Plant Response to Water‐deficit Stress

Abstract

When plants do not receive sufficient water they are subjected to a stress called water deficit. Water deficit in the plant disrupts many cellular and whole plant functions, having a negative impact on plant growth and reproduction. Plants have evolved many different mechanisms to deal with the occurrence of this stress as it occurs in their environments. Availability of water is the most important factor in the environment that reduces the production of our crops.

Keywords: water‐deficit stress; water relations; gene regulation; biotechnology

Figure 1.

Resistance to water‐deficit stress can arise from mechanisms involving avoidance or tolerance of the water deficit.

Figure 2.

Cellular and soil‐water potential control water uptake into the cell. Osmotic adjustment, a lowering of cellular osmotic potential, can permit water uptake and restore cellular turgor.

Figure 3.

ABA biosynthesis beginning with a carotenoid and proceeding through the major pathway for catabolism. Both synthesis and breakdown contribute to the level of ABA in a particular organ of the plant in response to water deficit. The numbers in boxes represent enzymes that have been cloned in Arabidopsis. (1) 9‐cis‐epoxycarotenoids dioxygenase 3 (NCED3) catalyses the cleavage of cis‐xanthophylls during water‐deficit stress. (2) The product xanthoxin is converted into ABA aldehyde by a short‐chain alcohol dehydrogenase, ABA2. (3) Abscisic aldehyde oxidase AAO3, an enzyme that requires a sulfurylated form of MoCo (synthesized by (4) MoCo sulfurase (ABA3)), completes the final step of ABA biosynthesis. (5) The key step of ABA catabolism is the hydroxylation of the 8′ metyl group to yeild 8′ hydroxy ABA by a cytochrome P450 monooxygenase CYP707A3. Phaseic acid is then formed spontaneously. The increased concentration of ABA initiates a signal transduction pathway through an unknown sensing mechanism. This leads to induction of specific genes.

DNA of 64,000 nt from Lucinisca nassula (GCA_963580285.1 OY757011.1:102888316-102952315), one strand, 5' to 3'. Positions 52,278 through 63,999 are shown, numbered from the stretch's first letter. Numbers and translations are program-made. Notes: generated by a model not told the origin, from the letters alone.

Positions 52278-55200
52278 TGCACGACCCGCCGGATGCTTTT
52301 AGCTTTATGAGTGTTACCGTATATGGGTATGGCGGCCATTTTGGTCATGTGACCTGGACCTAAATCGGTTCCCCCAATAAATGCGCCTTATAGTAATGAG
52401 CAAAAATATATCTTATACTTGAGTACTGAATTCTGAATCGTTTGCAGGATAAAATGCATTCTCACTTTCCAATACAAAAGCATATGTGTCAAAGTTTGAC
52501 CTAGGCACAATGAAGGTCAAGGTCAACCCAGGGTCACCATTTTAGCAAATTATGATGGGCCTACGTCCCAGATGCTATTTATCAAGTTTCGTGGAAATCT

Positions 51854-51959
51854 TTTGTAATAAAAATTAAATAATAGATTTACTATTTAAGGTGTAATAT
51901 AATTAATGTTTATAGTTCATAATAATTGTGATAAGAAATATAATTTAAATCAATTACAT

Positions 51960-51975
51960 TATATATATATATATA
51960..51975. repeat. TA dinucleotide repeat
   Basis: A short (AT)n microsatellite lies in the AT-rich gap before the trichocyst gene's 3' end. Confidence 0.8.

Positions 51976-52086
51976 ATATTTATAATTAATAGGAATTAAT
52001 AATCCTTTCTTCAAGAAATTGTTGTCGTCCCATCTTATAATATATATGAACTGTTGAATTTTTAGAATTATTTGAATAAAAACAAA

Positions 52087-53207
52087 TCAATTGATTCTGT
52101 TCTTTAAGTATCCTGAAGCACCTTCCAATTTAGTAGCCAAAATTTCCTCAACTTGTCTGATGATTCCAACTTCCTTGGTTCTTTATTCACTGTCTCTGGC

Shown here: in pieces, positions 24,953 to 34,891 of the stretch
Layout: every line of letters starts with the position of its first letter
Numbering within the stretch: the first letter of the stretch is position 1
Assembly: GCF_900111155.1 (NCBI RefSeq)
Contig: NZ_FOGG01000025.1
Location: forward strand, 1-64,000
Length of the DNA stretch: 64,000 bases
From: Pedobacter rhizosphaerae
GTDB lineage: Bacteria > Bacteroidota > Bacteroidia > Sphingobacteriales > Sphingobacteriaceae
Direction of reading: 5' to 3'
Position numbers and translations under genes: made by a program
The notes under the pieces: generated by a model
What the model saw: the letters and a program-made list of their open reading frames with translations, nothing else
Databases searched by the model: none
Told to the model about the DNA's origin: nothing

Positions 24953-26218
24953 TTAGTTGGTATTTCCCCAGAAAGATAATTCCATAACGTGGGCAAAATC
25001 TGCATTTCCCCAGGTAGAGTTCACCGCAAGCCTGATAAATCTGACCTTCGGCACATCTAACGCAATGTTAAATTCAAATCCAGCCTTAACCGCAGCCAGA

Figure 4.

Classes of genes that are induced by water‐deficit stress. The inset shows the different types of transcription factors that induce/repress sets of genes, called regulons.

Figure 5.

Approaches to improve crops using our current knowledge of plant gene expression. When individual genes are expressed the size of the regulated gene set depends on the function of the transgene. Manipulating ABA levels or sensitivity may also result in the induction of some genes that are not normally induced under stress conditions.

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References

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Bray EA (2004) Genes commonly regulated by water‐deficit stress in Arabidopsis thaliana. Journal of Experimental Botany 55: 2331–2341.

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Further Reading

Maggio A, Zhu J‐K, Hasegawa M et al. (2006) Osmogenetics: Aristotle to Arabidopsis. Plant Cell 18: 1542–1557.

Nambara E and Marion‐Poll A (2005) Abscisic acid biosynthesis and catabolism. Annual Review of Plant Biology 56: 165–185. doi: 10.1146/annurev.arplant.56.032604.144046.

Umezawa T, Fujita M, Fujita Y et al. (2006) Engineering drought tolerance in plants: discovering and tailoring genes to unlock the future. Current Opinion in Biotechnology 17: 113–122.

Yamaguchi‐Shinozaki K and Shinozaki K (2006) Transcriptional regulatory networks in cellular responses and tolerance to dehydration and cold stresses. Annual Review of Plant Biology 57: 781–803.

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How to Cite close
Bray, Elizabeth A(Jul 2007) Plant Response to Water‐deficit Stress. In: eLS. John Wiley & Sons Ltd, Chichester. http://www.els.net [doi: 10.1002/9780470015902.a0001298.pub2]